Kim Hughes (basketball)
June 4, 1952 |
|Listed height||6 ft 11 in (2.11 m)|
|Listed weight||220 lb (100 kg)|
|High school||Freeport (Freeport, Illinois)|
|NBA draft||1974 / Round: 3 / Pick: 45th overall|
|Selected by the Buffalo Braves|
|Number||35, 12, 44, 3|
|1975–1978||New York / New Jersey Nets|
|1981–1983||Virtus Banco di Roma|
|1983–1988||Viola Reggio Calabria|
|1998–2003||Denver Nuggets (assistant)|
|2003–2010||Los Angeles Clippers (assistant)|
|2010||Los Angeles Clippers|
|2012–2015||Portland Trail Blazers (assistant)|
|2015–2016||Viola Reggio Calabria (assistant)|
|Career highlights and awards|
|Career ABA and NBA statistics|
|Points||1,624 (3.8 ppg)|
|Rebounds||2,367 (5.6 rpg)|
|Blocks||502 (1.2 bpg)|
|Stats at Basketball-Reference.com|
Kim Hughes (born June 4, 1952) is an American former basketball player and former coach. He played professional basketball in the American Basketball Association (ABA) and the National Basketball Association (NBA) with the New York / New Jersey Nets, Denver Nuggets, and Milwaukee Bucks between 1975 and 1981. Hughes served as the interim head coach for the Los Angeles Clippers for 33 games in 2010. On July 4, 2015, he was fired from his position as an assistant coach with the Portland Trail Blazers.
The 6-foot-11 Hughes played college basketball at the University of Wisconsin from 1971 to 1974, averaging 15 points and 11 rebounds as a senior. His identical twin, Kerry, also 6-11, was also a starter on the Badgers. Hughes was selected by the Buffalo Braves in the third round (ninth pick) of the 1974 NBA draft. He played professionally in Italy during the 1974–75 season. He spent the 1975–76 season with the New York Nets of the American Basketball Association (ABA), where he averaged eight points and nine rebounds and was named to the First Team ABA All-Rookie Team. The 1976 Nets team, which featured Julius Erving, Swen Nater, Larry Kenon and Brian Taylor, won the ABA championship.
Hughes spent two more seasons with the Nets after the franchise moved to the National Basketball Association (NBA). In July 1978, Hughes signed with the Denver Nuggets, where he played for two full seasons. Eight games into the 1980–81 NBA season, Hughes was traded to the Cleveland Cavaliers. He retired from the NBA at the end of the 1981 season, but continued to play professionally in Italy until 1989. During his ABA and NBA career, Hughes averaged 3.8 points and 5.6 rebounds per game, and had field goal and free throw percentages of 49.7% and 39.7%, respectively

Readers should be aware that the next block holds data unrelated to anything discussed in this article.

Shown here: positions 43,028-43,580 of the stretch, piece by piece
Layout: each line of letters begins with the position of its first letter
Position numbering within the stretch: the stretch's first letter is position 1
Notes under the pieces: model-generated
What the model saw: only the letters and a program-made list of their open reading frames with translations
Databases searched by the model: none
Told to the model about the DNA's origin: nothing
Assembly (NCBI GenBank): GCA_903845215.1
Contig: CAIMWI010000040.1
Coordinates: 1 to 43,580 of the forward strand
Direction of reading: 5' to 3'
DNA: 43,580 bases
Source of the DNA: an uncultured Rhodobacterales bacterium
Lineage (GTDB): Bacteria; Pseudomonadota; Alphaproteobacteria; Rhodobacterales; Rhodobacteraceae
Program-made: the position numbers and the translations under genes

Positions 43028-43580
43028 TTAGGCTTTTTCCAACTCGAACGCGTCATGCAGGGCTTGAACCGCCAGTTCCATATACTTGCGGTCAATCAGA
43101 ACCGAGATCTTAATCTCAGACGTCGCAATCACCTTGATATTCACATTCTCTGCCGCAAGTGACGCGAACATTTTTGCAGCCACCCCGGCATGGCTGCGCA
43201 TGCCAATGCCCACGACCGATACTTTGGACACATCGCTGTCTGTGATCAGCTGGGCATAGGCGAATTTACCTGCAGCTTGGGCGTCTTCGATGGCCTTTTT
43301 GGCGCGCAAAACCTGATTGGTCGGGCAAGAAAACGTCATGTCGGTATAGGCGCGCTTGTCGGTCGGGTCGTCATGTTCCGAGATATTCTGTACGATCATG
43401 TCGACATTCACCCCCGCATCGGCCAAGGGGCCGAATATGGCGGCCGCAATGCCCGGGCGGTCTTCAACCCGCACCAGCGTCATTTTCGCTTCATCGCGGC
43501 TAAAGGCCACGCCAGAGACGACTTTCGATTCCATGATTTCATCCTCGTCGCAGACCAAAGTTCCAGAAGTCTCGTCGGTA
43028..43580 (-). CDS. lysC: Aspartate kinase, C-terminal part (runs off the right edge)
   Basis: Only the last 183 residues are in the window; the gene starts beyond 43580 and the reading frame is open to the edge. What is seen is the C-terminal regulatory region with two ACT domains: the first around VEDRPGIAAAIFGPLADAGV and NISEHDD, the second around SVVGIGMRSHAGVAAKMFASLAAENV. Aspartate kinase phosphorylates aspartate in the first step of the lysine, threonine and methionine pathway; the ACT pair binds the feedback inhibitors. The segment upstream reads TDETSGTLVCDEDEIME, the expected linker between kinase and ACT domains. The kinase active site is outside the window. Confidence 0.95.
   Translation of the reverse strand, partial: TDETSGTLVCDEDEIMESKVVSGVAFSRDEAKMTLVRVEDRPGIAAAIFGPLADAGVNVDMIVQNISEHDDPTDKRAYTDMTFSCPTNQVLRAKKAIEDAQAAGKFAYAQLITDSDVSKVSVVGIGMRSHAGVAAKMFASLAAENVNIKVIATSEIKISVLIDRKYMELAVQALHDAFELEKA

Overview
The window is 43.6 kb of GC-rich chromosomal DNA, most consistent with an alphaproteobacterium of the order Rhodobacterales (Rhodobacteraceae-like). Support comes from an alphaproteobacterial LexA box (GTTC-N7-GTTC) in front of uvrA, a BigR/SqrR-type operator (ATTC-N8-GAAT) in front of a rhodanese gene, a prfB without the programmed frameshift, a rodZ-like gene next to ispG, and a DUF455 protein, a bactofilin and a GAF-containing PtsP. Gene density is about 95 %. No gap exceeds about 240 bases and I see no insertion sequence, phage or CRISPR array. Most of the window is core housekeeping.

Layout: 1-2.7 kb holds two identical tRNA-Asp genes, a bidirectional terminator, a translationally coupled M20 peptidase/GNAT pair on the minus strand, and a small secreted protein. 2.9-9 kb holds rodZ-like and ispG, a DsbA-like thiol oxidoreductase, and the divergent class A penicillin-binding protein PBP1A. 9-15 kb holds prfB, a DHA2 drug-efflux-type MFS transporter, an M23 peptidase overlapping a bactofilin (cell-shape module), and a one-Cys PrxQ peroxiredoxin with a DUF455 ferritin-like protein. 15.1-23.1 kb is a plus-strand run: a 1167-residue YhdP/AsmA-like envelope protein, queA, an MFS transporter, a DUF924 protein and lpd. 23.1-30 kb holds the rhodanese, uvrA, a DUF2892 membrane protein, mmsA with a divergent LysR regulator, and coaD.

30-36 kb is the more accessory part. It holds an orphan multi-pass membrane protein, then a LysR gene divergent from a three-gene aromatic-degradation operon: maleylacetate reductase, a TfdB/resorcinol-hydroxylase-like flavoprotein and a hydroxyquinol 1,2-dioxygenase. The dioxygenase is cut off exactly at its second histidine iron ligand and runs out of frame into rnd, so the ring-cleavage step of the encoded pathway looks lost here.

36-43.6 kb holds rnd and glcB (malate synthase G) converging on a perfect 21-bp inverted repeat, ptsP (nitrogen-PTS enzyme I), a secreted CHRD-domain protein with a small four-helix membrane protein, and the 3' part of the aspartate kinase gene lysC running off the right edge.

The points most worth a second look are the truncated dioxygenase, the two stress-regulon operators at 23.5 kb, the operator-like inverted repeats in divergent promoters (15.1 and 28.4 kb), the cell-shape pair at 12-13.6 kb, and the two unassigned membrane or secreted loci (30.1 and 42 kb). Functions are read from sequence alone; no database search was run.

In 2004, Hughes was diagnosed with prostate cancer, but the Clippers and Donald Sterling refused to cover the cost of his surgery. Several Clippers players, including Corey Maggette, Chris Kaman, Marko Jarić and Elton Brand, chipped in to pay for Hughes' treatment. It turned out that the cancer was more advanced than previously thought and about to metastasize. The cost of the surgery was estimated by Hughes to be at least $70,000.
On February 4, 2010, Hughes replaced Mike Dunleavy, Sr. as the head coach of the Los Angeles Clippers. On April 15, 2010, Hughes was released from his duties as interim head coach after going 8–25. On August 17, 2012, Hughes was named as an assistant coach for the Portland Trail Blazers. On July 4, 2015, it was reported that Kim Hughes was relieved of his duties as assistant coach of the Portland Trail Blazers due to circumstances related to media statements and free agency.
Head coaching record
|Regular season||G||Games coached||W||Games won||L||Games lost||W–L %||Win-loss %|
|Post season||PG||Playoff games||PW||Playoff wins||PL||Playoff losses||PW–L %||Playoff win-loss %|
|L.A. Clippers||2009–10||33||8||25||.242||3rd in Pacific||—||—||—||—||Missed playoffs|
- Woelfel, Gary (2011-03-14). "Maggette steps up big in crisis". The Journal Times. Retrieved 2011-03-16.
- Stein, Marc; Adande, J.A. (4 February 2010). "Dunleavy out as Clippers coach". ESPN. Retrieved 5 February 2010.
- Shelburne, Ramona (2010-04-15). "Clippers fire interim coach Hughes". ESPN. Retrieved 2010-04-15.
- "Head Coach Terry Stotts Adds Three Coaches To His Staff". August 17, 2012. Retrieved August 17, 2012.
- "Sekou Smith's Hangtime Blog". Retrieved 2015-07-04.